mini-, minor-, minut-, minu-, min-

(Latin: small, little, less; decline, decrease, diminish; become less, reduce, becoming smaller or shorter)

diminish (verb), diminishes; diminished; diminishing
1. To make something smaller or less important, or to become smaller or less important; to reduce in bulk or amount; to lessen; opposed to augment or increase.
2. To lessen the authority or dignity of; to put down; to degrade; to abase; to weaken.
3. To contract a perfect or minor musical interval by one semitone.
4. To take away; to subtract; to decrease, lessen, abate, reduce, contract, curtail, impair, degrade.
5. To appear smaller, or to make something appear smaller.
diminishable (adjective), more diminishable, most diminishable
1. Relating to something that can be reduced in size, quantity, importance, or intensity: The significance of the source and the value of the assets are diminishable and can dwindle with time.
2. Descriptive of someone or something that is decreased or lessened: Mrs. Smith's reputation as a mayor in the town was proven diminishable due to her disgraceful and scandalous behavior towards the members of the school staff.
diminishment (s) (noun), diminishments (pl)
Something that has been reduced in size, quantity, or quality: When Joe closed the windows in his house, the diminishments of the loud noises from the street construction were less irritating.
diminuendo (s) (noun), diminuendos (pl)
1. A gradual reduction in force or loudness; antonym of crescendo.
2. In music, a gradual reduction of force or loudness; gradually decreasing in volume; decrescendo.
3. A diminuendo passage. Symbol: >.
4. Etymology: from Italian, present participle of diminuire, "to diminish" from Latin d1minuere, "to reduce".
diminution (s) (noun), diminutions (pl)
1. A lessening, decreasing, or reduction of something, or the result of such a reduction.
2. The act, fact, or process of diminishing; lessening; reduction: "His uncle was experiencing a diminution of his wealth."
3. The repetition of a musical phrase, using notes that are of a shorter duration than in the original phrase.
diminutive (s) (noun), diminutives (pl)
1. A suffix or a word which shows that something or a person is small.
2. An informal identification or form of a name: "Diminutives are used to indicate a name; such as, Richie or Rich for Richard, John for Jonathan, or Gin or Ginny for Virginia."
diminutive (adjective), more diminutive, most diminutive
1. A descriptive word that is formed with a suffix; such as -let, -ette, -ling, or -kin, to indicate a small size: A diminutive term or name indicates a small size, youth, familiarity, or fondness; for example, a kitchenette, a duckling, or a booklet may suggest that something is appealing or lovable in some way.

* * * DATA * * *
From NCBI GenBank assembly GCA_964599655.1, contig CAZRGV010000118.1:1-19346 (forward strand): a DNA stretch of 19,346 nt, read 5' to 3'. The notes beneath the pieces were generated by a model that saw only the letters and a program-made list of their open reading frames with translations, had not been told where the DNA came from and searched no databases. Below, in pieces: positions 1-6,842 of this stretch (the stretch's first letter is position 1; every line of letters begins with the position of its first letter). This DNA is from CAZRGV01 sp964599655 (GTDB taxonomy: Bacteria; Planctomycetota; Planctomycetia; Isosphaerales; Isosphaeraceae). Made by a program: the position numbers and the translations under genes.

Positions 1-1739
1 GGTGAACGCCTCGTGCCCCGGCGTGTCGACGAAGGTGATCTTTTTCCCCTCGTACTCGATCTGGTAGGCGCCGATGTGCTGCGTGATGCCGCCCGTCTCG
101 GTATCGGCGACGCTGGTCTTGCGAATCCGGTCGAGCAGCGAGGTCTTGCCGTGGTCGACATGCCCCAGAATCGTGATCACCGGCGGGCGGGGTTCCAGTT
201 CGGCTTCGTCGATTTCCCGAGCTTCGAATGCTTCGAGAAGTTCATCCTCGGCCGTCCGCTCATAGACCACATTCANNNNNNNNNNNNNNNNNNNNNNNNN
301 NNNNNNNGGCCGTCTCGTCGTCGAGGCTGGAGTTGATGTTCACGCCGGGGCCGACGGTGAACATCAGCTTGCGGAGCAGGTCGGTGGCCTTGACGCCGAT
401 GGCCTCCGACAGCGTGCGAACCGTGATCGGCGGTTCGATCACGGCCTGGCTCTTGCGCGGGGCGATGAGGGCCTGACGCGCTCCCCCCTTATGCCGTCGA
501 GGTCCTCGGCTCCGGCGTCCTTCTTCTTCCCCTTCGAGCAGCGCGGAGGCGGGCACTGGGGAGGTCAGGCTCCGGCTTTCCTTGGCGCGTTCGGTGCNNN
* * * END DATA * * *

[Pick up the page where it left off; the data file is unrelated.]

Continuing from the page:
2. A reference to a person or thing that is very small or much smaller than is normal: Anything that is diminutive expresses smallness; such as, "ringlet" which is the diminutive of "ring".
Way below the average size, little.
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Very small.
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diminutively (adverb), more diminutively, most diminutively
Relating to or descriptive of something that is less than normal: Gerald spoke diminutively of his basketball friend's poor performance during yesterday's game.
diminutiveness (s) (noun) (no plural)
The state or degree of being very small or less than normal size.
diminutophilist (s) (noun), diminutophilists (pl)
An individual who is exceptionally fond of bric-a-brac miniatures: The elderly Mrs. Smith, a diminutophilist, loved her little ornamental items and figures she had collected over the years, and she didn't mind them having very little value at all.
gluteus minimus (s), glutei minimi (pl); musculus gluteus minimus
The innermost muscle of the three muscles found in each of the human buttocks that comes up from the outer surface of the ilium (wide flat upper part of the pelvis) and which is inserted into the greater trochanter (points at which hip and thigh muscles attach) of the femur (thigh bone, extending from the pelvis to the knee).

It is the smallest and deepest gluteal muscle.

Is minimum eget mortalis qui minimum eupit.
That man is least in want who desires least.

From Publilius Syrus, Sententiae (c.43 B.C.).

maladminister (verb), maladministers; maladministered; maladministering
To execute, or to manage oneself or other situations inefficiently or badly: In political gatherings, Mr. Ross was always afraid of maladministering himself and making inappropriate comments.

Related "few, small, less, little" word units: micro-;mio-; nano-; oligo-, olig-.